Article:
Shallow Grave (Blu-ray)
Directed by Danny Boyle
Aspect Ratio: 1.85:1 1080p AVC codec
Running Time: 93 minutes
Audio: DTS-HD Master Audio 2.0 surround English
MSRP: $ 39.95
Release Date: June 12, 2012
Review Date: June 5, 2012
Three professionals in Edinburgh share a spacious flat and are on the lookout for just the right roommate. David (Christopher Eccleston) is an accountant, Alex (Ewan McGregor) is a tabloid journalist, and Juliet (Kerry Fox) is a doctor. After numerous rejections, they welcome Hugo (Keith Allen) who claims to be a novelist, but after locking himself into his room and not being seen by any of his flat mates for a few days, Hugo is found dead in his bed from a drug overdose and with a suitcase under his bed containing hundreds of thousands of pounds. The three roomies decide to keep the money and cut up Hugo’s body so it can’t be identified, but Hugo’s confederates in the robbery are hot on the trail of their loot, and it’s bringing the two hoods right to the front door of the friends’ flat. This is only the beginning of a dark, twisting road for the three now uneasy friends.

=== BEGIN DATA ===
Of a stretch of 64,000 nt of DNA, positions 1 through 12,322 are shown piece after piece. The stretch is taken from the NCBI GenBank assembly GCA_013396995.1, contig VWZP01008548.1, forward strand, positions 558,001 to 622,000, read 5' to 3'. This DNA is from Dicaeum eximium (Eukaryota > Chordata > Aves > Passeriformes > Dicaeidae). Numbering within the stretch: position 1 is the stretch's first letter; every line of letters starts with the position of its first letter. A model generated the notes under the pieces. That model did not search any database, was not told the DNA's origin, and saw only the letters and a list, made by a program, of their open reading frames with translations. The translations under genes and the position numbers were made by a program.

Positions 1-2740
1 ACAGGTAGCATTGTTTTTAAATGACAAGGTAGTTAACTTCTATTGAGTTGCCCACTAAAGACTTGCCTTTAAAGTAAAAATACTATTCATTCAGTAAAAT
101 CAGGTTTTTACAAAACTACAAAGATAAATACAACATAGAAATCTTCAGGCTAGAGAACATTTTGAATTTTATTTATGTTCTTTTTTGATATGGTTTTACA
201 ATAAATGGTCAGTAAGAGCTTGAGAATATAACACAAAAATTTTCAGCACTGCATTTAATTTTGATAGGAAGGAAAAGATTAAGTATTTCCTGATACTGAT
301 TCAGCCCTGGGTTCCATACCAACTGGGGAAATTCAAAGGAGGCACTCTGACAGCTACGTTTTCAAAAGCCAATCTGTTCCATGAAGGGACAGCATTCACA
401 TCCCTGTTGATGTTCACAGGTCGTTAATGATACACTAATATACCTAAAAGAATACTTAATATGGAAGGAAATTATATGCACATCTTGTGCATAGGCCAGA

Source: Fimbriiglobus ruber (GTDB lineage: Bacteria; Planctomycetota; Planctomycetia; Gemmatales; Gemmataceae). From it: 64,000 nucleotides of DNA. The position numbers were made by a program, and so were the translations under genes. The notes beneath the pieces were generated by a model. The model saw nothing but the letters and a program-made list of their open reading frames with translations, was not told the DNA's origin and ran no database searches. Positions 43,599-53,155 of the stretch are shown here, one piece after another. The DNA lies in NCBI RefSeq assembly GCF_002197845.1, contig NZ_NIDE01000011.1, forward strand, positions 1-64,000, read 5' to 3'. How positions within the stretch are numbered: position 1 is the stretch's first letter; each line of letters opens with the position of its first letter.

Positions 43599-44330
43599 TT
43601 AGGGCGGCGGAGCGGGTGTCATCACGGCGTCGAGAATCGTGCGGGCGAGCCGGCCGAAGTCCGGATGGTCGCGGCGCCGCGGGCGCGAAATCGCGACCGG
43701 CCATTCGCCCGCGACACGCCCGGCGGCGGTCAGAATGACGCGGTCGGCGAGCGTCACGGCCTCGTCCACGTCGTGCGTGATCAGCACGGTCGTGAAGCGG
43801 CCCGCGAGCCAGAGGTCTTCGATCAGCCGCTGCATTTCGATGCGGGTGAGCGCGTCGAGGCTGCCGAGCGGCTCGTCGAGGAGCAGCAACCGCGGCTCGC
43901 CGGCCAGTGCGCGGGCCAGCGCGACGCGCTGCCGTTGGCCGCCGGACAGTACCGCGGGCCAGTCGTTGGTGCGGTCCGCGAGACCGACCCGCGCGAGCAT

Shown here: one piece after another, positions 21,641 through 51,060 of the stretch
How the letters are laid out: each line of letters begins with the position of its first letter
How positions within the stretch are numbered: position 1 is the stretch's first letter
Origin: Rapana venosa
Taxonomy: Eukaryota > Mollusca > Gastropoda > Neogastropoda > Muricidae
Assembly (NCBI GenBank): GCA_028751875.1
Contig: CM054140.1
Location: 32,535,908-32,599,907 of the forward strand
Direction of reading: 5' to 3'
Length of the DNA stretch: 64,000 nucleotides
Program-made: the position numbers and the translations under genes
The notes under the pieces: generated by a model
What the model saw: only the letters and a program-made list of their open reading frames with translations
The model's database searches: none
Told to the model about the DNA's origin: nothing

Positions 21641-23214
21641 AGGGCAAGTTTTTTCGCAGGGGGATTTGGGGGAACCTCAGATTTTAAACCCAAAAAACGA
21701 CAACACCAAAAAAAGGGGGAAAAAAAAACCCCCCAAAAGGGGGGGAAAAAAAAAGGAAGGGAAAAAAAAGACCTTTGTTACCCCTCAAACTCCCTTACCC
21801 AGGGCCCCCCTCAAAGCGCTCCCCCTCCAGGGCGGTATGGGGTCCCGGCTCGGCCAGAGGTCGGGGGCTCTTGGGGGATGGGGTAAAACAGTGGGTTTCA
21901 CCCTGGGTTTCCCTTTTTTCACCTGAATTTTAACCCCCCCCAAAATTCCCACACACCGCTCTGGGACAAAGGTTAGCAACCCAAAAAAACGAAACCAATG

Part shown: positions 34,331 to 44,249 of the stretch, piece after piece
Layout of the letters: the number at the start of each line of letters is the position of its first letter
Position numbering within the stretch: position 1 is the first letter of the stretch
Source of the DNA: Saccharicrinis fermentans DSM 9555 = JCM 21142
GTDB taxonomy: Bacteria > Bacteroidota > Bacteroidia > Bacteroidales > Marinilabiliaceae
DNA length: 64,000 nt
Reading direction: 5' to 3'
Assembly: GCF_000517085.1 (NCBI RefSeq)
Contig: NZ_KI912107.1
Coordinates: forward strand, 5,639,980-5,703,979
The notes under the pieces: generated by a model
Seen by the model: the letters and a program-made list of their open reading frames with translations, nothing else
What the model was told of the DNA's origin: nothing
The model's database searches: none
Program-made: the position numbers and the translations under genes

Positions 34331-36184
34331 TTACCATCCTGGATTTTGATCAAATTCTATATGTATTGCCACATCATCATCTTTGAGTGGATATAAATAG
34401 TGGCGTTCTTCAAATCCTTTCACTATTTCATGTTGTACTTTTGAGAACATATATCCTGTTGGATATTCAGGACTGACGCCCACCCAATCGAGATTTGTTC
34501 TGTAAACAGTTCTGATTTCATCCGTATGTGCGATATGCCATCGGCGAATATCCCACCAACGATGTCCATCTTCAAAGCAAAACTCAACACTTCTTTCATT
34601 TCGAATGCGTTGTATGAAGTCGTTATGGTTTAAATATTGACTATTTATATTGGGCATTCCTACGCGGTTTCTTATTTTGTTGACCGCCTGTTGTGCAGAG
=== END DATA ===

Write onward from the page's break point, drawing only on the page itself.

John Hodge’s screenplay wastes no time making any of the characters sympathetic (they’re very cruel to prospective roommates who are nerdy or eccentric), and during the course of the movie, we may laugh with them at some of their pranks and relish their spiky camaraderie, but there is always an undercurrent of tension among the trio (some of it is sexual but more often it’s a niggling lack of respect), and it’s clear their friendship isn’t destined to last, especially once money enters the picture. Director Danny Boyle shoots a couple of masterfully suspenseful sequences cross-cutting between the trio at work or at home and the two thugs on the lookout for their money killing or hurting a succession of people on their way to finding it. Boyle doesn’t wallow in the violence (the body dismemberments are done in thickets in the middle of the night), but he doesn’t shy away from it when the time has come for its appearance at the climax of the film. He also displays lots of interesting camera placements loving shots that peer down from above or up from the floor and frames one stunning shot in an attic with light streaming up through spy holes that is simply breathtaking.